April 18, 2017 6:44 pm JST

Christian governor, former minister in tight race in Jakarta election

Religious tension lingers ahead of final vote

WATARU SUZUKI and ERWIDA MAULIA, Nikkei staff writers

JAKARTA -- The runoff election for governor of Jakarta will take place on Wednesday, and it should mark the end of a tumultuous campaign that has led to a rise in religious tension in the world's largest Muslim-majority nation.

Former Education Minister Anies Baswedan is leading slightly over incumbent Chinese Christian Gov. Basuki Tjahaja Purnama, but the margin is narrow enough that Purnama could still pull off a victory, according to opinion polls. The latest survey by pollster Indikator Politik Indonesia showed 48.2% of respondents in favor of Baswedan, compared to 47.4% for Purnama.

"With a margin of error of 4.5% ... each ticket has a chance to defeat the other in the election runoff," Indikator said.

Independent pollsters and news organizations will begin projecting results through poll samples after voting ends at 1:00 p.m. The election commission will announce the official results in May. Turnout among the capital's roughly 7.2 million eligible voters is expected to be high after Wednesday was declared a public holiday. The Indonesia Stock Exchange will also be closed.

Purnama and Baswedan are facing off after leading the first round of the election in February, which ousted Agus Harimurti Yudhoyono, the son of former President Susilo Bambang Yudhoyono, from the race. Purnama led by a few percentage points with 43% of the vote, less than the majority threshold required to seal a victory.

A key issue in the heated election is remarks made by Purnama last September, in which he criticized people who cited a verse from the Quran to discourage Muslims from voting for him. The remarks, which were posted online in a video, sparked a wave of backlash that led to two massive demonstrations against the governor late last year. While campaigning for governor, Purnama has been attending trials nearly every Tuesday after being charged with blasphemy.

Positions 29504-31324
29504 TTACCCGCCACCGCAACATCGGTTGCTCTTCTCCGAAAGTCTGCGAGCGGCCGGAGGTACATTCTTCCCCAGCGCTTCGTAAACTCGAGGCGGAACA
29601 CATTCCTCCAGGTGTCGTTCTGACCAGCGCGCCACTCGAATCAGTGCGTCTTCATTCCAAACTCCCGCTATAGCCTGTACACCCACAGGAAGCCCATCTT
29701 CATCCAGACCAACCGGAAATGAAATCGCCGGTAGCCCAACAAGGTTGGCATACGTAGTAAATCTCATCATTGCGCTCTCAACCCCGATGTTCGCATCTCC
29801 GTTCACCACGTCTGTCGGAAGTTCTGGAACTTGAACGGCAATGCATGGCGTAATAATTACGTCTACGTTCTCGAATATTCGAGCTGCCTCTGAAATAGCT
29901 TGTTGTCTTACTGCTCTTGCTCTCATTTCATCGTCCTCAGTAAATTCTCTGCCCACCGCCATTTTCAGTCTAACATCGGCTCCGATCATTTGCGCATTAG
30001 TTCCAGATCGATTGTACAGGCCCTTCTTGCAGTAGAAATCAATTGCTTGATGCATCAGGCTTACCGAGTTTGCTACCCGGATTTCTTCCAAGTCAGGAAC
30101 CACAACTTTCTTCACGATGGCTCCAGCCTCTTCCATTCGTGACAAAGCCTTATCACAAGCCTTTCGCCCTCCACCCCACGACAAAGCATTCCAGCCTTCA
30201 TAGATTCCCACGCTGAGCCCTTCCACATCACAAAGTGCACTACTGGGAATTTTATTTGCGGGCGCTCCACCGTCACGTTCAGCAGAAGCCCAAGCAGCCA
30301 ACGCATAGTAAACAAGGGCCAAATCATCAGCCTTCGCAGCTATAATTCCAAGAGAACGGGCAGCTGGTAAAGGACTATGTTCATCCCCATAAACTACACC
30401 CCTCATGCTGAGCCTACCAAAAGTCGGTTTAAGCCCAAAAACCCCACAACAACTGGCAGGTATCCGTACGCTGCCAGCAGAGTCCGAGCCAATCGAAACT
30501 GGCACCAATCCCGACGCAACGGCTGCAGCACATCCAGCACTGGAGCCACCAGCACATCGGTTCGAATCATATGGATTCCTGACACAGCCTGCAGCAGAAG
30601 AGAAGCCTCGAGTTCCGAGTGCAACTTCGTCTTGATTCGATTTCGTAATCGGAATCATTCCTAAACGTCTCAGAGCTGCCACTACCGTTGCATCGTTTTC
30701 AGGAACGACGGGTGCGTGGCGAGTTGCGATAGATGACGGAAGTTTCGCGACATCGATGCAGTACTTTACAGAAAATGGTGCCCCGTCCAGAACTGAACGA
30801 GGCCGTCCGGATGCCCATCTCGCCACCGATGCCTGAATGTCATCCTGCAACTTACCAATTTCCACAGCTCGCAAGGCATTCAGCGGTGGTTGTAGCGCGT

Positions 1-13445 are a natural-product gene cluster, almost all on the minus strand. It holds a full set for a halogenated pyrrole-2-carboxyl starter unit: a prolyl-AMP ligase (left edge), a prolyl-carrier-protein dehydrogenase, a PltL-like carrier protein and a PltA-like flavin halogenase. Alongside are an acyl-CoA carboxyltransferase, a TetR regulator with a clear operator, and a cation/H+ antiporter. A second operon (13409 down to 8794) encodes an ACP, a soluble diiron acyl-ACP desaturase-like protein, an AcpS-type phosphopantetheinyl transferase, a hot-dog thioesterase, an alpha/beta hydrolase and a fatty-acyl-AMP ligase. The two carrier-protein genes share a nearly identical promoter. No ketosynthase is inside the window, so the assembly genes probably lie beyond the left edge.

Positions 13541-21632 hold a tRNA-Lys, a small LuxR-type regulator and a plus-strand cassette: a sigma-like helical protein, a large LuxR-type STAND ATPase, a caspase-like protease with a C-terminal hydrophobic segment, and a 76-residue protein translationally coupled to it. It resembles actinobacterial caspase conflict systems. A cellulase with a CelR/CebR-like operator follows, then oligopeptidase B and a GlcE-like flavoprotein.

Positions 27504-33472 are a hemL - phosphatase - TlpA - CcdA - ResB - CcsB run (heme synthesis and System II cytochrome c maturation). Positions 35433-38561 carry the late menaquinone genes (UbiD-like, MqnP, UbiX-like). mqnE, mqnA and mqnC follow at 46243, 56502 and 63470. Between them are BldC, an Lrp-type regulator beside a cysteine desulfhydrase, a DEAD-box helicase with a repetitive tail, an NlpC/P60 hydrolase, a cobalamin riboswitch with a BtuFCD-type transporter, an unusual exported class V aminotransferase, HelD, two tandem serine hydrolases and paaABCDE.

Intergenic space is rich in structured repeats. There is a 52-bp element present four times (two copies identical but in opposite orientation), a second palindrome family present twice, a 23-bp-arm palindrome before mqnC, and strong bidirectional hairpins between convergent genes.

The police have since stepped up efforts to crack down on security concerns. They made a string of arrests before a scheduled demonstration against Purnama on March 31, curbing its momentum.

On Monday, police and election officials issued a joint circular to ban individuals from "mobilizing a crowd which may cause physical and psychological intimidation" at polling stations. The announcement came after a Muslim group last week called on Muslims from outside Jakarta to "safeguard" the voting process, with an aim to place 100 people in each of the 13,000 poll stations across the capital. On the same day, two opposing groups nearly clashed in central Jakarta after supporters of one of the candidates were accused of distributing goods to residents to win votes.

National Police Chief Gen. Tito Karnavian on Monday said as many as 65,000 security personnel -- including from the police and military -- will be dispatched to secure the capital during the election.

Meanwhile, in an unexpected twist, prosecutors who were scheduled to call for Purnama's sentencing on April 11 requested a postponement until after the election. Still, Purnama may be forced to resign as governor if found guilty, even if he wins the election.

The religious controversies have left limited time for residents to digest the candidates' policies to develop the sprawling capital, the heart of Indonesia's economy but also notorious for traffic jams and large income inequality. Baswedan's camp, for example, has pledged to assist low income households by cutting down payments for houses to zero, although analysts have pointed out that some of them might violate existing regulations. Purnama, who became governor in 2014 after his predecessor Widodo became president, aims to continue clamping down on bureaucracy.

Some observers are concerned that the losing side will contest the results, which may lead to political instability and erode investor confidence. Analysts have said the tax amnesty program, which ran for nine months until March, netted much lower-than-expected repatriation from overseas due to last year's demonstrations. The intense use of religious sentiment in the heated campaign also raise concerns over Indonesia's pluralism.

"The massive politicizing of religion at present is not only threatening our diversity and democracy, but also our national unity and identity," said Syamsuddin Haris, a political researcher at the Indonesian Institute of Sciences.

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